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Knowledge & Experience: Two sides of the Learning coin
Nowadays and due to the over exposure to all kinds of information available, knowledge has become the everyday token of competitive advantage in business. It is very useful to know more than your competitors especially if that knowledge is applicable to your core mission; there is no doubt that knowledge is indeed power when the comparison frame relates directly to something (systems and data) or somebody knowing more than something or somebody else.
Knowledge in that sense means having more information stored either in our head, flash drive, the cloud etc. however to access that knowledge in a way that is true to us we need to experience it first hand; let me explain.
We can study all there is about apples, their chemical composition, average weight, their different species, evolutionary history, glucose levels, so on and so forth. Than is knowledge, but if we’ve never tasted an apple we are missing the experience part, one that is fundamental to our true understanding of what eating an apple actually feels, tastes and it’s like. This is something I’m overly curious about, the fact is (with very few exemptions) that until we have made any knowledge our own experience this remains trapped in our heads and it’s limited to our cognitive understanding of a missing experience.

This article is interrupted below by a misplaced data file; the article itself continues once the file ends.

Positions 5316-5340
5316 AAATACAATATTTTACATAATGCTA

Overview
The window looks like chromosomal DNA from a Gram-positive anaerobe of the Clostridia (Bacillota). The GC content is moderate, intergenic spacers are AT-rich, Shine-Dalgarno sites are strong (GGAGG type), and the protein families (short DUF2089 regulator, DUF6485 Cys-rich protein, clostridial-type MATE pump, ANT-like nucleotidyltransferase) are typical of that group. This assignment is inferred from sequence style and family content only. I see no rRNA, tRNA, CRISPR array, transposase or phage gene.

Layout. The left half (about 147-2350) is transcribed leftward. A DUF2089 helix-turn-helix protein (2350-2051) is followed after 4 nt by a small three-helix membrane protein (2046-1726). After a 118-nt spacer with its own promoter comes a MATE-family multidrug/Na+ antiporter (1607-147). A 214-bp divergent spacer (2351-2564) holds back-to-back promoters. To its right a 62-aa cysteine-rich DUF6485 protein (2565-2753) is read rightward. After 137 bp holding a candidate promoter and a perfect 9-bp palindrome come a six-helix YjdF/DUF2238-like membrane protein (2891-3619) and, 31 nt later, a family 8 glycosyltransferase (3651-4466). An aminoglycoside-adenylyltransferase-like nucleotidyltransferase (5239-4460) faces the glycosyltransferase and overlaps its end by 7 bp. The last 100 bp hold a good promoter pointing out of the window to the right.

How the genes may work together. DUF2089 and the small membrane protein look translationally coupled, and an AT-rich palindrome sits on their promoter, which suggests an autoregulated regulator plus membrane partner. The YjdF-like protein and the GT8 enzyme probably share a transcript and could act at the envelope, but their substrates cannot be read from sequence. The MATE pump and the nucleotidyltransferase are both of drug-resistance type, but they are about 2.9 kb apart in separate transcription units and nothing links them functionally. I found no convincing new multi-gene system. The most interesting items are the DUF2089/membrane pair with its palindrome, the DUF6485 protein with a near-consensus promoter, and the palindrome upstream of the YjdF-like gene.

This is also one of the many reasons for which developers (for example) allocate so much time and resources to emulate the experience of the potential users, in order to discover first hand what it will be like to interact with X product or platform. I find this subject widely useful because it extends very much to all areas of our life, from working out to meditation to productivity to creativity etc. It has been my own experience that when I have a direct experience about something it suddenly becomes “real” to me. Therefore I gain clarity about it because now all my being has experienced “it”, I have also found that learning anything is much easier when you do it and this is backed by the fact that Montessori way of teaching has proven to be the most effective form of education, if by chance you don’t know it (i recommend that you check it out) it’s a system that promotes, freedom, creativity, focus and execution, all of them related to direct experiences of learning.
I’d like to conclude with this: If we learn things that are meaningful to us, extend our current capabilities by getting out of our comfort zones (thus extending our boundaries little by little) and we apply that knowledge in a way that integrates with ourselves through experience, there’s a very good chance we’ll be better at everything we set ourselves to achieve, be or simply enjoy.
Love, Milan P.